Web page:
Federal Sustainability Plan
The EO describes the Biden administration’s efforts to adopt green technology by focusing on five aspects.Continue Reading Biden’s “Clean Energy” Directive’s Impact on Government Contractors
While most federal procurements are conducted using the onerous regulations set forth in the Federal Acquisition Regulation (FAR) and agency supplements, agencies are increasingly relying on the more flexible, but lesser-known, Other Transaction Agreements (OTAs) to meet developmental requirements. Congress has authorized only a limited number of agencies to use this authority, which was first included in NASA’s enabling legislation to ensure NASA had the flexibility to meets its unique needs. The authority is further limited to use by “non-traditional” government contractors. It is generally restricted to prototype/development work, although agencies are authorized to enter into follow-on production contracts with OTA prototype participants.
Despite these limitations, the ability to customize intellectual property terms, among others, has led to a significant increase in the use of OTAs over the past decade. In FY20 alone, the federal government entered into OTAs worth over $16 billion, including approximately $9 billion on COVID-19-related purchases.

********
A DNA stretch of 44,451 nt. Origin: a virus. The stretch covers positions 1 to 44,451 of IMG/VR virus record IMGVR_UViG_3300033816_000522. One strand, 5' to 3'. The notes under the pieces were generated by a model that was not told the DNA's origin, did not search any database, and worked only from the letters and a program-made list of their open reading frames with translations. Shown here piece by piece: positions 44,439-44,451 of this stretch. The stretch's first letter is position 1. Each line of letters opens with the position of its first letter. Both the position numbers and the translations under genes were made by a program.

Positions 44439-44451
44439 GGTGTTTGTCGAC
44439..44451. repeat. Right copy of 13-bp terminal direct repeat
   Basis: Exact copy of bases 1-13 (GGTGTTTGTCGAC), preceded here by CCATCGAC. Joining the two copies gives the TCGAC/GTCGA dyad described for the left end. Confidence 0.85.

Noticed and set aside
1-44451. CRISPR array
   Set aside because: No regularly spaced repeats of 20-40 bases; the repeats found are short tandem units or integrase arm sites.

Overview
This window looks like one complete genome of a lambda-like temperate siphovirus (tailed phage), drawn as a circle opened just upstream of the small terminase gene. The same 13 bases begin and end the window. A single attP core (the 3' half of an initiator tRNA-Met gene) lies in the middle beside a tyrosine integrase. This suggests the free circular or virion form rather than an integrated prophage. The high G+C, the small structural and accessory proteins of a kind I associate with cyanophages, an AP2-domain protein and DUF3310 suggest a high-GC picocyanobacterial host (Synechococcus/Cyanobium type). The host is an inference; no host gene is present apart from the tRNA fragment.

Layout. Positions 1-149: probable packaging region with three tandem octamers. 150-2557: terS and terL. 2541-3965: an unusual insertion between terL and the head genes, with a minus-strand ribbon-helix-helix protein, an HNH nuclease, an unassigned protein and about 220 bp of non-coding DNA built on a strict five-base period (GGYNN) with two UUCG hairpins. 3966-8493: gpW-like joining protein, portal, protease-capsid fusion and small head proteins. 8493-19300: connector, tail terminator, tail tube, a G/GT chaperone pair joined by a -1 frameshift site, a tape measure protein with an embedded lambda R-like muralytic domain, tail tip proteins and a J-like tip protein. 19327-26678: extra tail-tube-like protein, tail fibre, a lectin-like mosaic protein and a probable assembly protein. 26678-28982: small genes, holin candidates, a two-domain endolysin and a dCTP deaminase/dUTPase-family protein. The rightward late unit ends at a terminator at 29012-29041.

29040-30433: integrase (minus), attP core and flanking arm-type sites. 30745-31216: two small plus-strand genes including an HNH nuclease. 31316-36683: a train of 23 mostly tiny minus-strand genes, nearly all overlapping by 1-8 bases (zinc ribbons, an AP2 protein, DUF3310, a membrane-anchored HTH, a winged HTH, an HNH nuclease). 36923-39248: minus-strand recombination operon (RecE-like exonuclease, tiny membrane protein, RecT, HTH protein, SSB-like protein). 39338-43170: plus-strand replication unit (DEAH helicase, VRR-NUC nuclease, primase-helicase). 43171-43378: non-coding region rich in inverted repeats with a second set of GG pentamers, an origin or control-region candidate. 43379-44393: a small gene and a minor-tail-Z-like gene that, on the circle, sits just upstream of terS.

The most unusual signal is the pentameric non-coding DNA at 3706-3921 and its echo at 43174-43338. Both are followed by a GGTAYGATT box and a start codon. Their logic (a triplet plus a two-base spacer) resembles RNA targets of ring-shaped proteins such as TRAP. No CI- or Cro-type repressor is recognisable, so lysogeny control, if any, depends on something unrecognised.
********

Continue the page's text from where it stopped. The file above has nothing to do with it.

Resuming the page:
But before a company pursues an OTA opportunity, it is essential to understand that ability to challenge OTA awards is limited. In addition, jurisdictional questions have created considerable uncertainty for aggrieved contractors who wish to file a protest in connection with these agreements. Although pre-and post-award protests challenging FAR-based procurements can only be heard at the Government Accountability Office (GAO) or the Court of Federal Claims (COFC), recent decisions indicate that jurisdiction to hear OTA challenges at both is extremely limited. And in the past year, U.S. district courts have held that they too have limited jurisdiction that hinges on whether the issue involves a procurement contract—either current or future.Continue Reading The Black Hole of Protest Jurisdiction: Can I Challenge the Award of an “Other Transaction Agreement”?